Answers: Roman History Quiz
Spoiler warning: These are the answers to the Roman History Quiz, go there first before reading this if you wish to test your knowledge of the ancient Romans and their empire. The answers and discussion below are true to the best of my knowledge, but I’m not a professional historian, nor are the records from that era as complete as historians would like. Some some of what I say may be more conjectural than actual, or may be more controversial than I let on. Or may simply be wrong, my quizzes are intended to stimulate thought and further reading on the part of my gentle readers, not tutor them for college level history exams. Enjoy!
Answers: Roman History Quiz
1. What nation and city state was Rome’s first great rival in the Mediterranean, with which they fought three great wars, one of which was called “The First World War” in its time:
This would be Carthage and the Second Punic War. This was an incredible war lasting for more than fifteen years, there really hadn’t been anything like it before. It was the one where Hannibal crossed the Alps with elephants (one survived the crossing.) The war ultimately was won by Rome despite them losing numerous battles.
2. In what battle during this war did the Romans suffer a defeat so ghastly that it’s still admired today in military circles and was the inspiration for America’s attack on Iraq in 1991?
This would be the Battle of Cannae, Hannibal’s most amazing victory. Short version, the Romans had a huge mass of troops that marched towards the Carthaginian line, which fell back in the centre, so that the huge Roman army was pushed into a “U” of Carthaginian troops. Then Carthaginian cavalry attacked the Romans on the sides and rear of their giant mass of troops. The Romans seeing they were surrounded on all sides, panicked. With nowhere to run, the resulting slaughter was one of the greatest in history.
3. Why were the Romans able to conquer the powerful Greek city states?
A: The Romans had better weapons.
B: The Romans had Persian allies attacking from the east to support them.
C: A terrible plague devastated Greece before the Romans invaded.
D: The Greek city states didn’t unite in the face of the Roman threat.
This one is almost obvious even if one didn’t know the history. Yes, the Greeks simply didn’t unify in the face of the Roman threat, and were conquered one city at a time. On the plus side, educated Greek slaves were in high demand in Rome, there’s always a silver lining.
4. Caesar Augustus was one of history’s greatest generals, what land did he invade and fail to conquer twice?
It’s a little known fact, but Caesar Augustus invaded the British Isles twice, and was forced to retreat both times. It wouldn’t be until 100 years later that the Romans invaded and successfully conquered Britain. I get a kick out of this one because they parodied it on an episode of “Xena, Warrior Princess.” The illustrious Xena defeats Caesar’s attempt to conquer Ireland, and at the end of the episode the retreating Caesar throws his scribe overboard so that the world would never know of his failure, an obvious allusion to his failed invasions of Britain.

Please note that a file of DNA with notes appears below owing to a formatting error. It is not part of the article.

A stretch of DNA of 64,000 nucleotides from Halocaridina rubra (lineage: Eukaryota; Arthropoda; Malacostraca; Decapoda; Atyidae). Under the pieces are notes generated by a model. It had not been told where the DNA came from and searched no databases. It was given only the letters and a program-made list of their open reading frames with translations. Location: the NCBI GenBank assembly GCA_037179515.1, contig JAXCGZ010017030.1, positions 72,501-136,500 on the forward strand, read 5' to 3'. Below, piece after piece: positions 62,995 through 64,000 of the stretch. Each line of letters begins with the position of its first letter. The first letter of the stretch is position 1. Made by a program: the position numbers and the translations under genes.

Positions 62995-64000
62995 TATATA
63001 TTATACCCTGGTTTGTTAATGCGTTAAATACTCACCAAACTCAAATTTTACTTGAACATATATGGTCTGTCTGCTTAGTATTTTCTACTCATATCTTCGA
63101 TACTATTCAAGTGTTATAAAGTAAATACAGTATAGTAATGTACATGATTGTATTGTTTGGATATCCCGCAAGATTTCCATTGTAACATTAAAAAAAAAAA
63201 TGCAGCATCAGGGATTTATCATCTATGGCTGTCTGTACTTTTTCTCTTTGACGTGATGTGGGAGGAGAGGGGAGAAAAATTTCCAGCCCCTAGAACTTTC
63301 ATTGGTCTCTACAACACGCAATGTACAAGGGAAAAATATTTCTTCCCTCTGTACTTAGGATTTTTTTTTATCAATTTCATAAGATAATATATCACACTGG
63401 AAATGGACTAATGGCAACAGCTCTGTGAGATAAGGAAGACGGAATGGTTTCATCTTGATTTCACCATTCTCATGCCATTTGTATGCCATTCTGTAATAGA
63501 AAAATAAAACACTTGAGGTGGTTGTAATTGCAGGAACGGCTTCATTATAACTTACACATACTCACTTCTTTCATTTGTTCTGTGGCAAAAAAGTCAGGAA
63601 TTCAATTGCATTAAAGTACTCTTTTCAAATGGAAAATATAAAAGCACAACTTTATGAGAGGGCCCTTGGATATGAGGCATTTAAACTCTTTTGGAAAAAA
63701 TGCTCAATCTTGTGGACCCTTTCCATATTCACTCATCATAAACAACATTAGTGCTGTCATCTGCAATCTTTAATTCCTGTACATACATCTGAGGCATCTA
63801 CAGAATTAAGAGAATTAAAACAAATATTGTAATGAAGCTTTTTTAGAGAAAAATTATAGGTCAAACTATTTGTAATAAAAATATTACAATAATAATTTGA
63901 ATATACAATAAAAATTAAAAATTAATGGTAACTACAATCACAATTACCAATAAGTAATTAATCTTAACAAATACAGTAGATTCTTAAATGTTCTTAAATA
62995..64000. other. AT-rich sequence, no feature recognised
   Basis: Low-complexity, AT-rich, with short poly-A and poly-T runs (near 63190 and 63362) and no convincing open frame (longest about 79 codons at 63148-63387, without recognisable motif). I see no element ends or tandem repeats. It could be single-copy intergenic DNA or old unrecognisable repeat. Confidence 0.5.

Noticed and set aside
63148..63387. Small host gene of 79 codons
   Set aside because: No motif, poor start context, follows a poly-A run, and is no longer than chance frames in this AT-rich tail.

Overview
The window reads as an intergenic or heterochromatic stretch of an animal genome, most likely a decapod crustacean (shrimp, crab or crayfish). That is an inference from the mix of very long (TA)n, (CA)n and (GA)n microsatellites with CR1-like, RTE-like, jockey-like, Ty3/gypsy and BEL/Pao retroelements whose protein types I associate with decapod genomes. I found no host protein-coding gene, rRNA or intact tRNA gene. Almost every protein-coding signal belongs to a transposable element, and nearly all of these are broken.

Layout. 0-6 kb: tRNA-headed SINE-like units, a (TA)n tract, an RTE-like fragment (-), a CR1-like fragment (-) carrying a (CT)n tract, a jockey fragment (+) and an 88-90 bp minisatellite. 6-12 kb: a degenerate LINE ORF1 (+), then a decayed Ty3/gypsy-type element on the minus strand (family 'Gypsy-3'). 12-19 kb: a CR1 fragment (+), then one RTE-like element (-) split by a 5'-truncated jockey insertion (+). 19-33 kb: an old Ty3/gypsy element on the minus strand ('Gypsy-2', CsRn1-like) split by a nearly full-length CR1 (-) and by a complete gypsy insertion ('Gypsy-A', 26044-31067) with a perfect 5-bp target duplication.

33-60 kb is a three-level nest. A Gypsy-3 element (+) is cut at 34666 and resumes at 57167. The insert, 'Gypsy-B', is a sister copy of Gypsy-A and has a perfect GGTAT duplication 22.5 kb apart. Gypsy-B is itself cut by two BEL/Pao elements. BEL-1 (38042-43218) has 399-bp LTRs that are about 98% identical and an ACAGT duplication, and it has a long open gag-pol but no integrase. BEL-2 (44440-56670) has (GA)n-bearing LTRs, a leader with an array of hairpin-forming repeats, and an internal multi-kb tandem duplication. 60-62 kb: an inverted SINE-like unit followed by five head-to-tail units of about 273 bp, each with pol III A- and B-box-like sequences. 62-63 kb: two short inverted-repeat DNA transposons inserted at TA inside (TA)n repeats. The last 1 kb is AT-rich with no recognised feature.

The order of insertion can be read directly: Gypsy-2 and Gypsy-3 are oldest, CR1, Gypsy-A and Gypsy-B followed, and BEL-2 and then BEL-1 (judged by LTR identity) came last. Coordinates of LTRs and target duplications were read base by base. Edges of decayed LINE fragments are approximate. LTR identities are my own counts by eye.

5. What event is widely regarded as the beginning of the fall of Rome?
A: Crassus’s defeat at Carahae.
B: The assasination of Julius Ceasar by Brutus and co-conspirators.
C: The murder of Pertinax and the auctioning off of the throne by the Praetorian guard.
D: Cleopatra’s death at her own hand.
Yes, the Praetorian Guard, the ceremonial Roman legion that was tasked with protecting the emperor … rioted and killed him. Realizing this was maybe a mistake, the leaders of the riot decided to simply auction off the position of emperor to the highest bidder rather than claim the throne for one of their own. It goes downhill from there, though the Praetorian Guard eventually got their just desserts when real warrior Roman legions returned to Rome to set things straight. One of the worst things about this event is that it cemented a precedent where legions would declare someone to be the emperor … then demand and expect a huge payout from their designated emperor to be.
6. What Roman city was buried by volcanic ash and preserved in fabulous detail?
This would be Pompeii, and the lesser known but equally buried Herculaneum. Not only do Pompeii and Herculaneum give incredible insight into day to day life in Rome, there are many fabulous discoveries still waiting to be dug up by future archaeologists.
7. Many great Roman marble carvings and statues remain today, but if Romans saw them now they would be puzzled, why?
A: Damage by acid rain has blurred their features.
B: The paint has worn off.
C: Christians have defaced most of them.
D: Roman’s always dressed their statues in burkas.
Roman (and Greek for that matter) marble statuary was always brightly painted. When carving marble statuary became all the vogue in renaissance Italy over a thousand years later, the only Roman/Greek examples that remained had long ago lost all their paint. So that’s what the renaissance artists thought they looked like, and to this day marble statues are created to be displayed unpainted. The Romans would have wondered why the statues weren’t painted. Efforts now are being made to show people what some of the great Roman and Greek works of art looked like back when the Romans and Greeks admired them … in their colourful painted glory.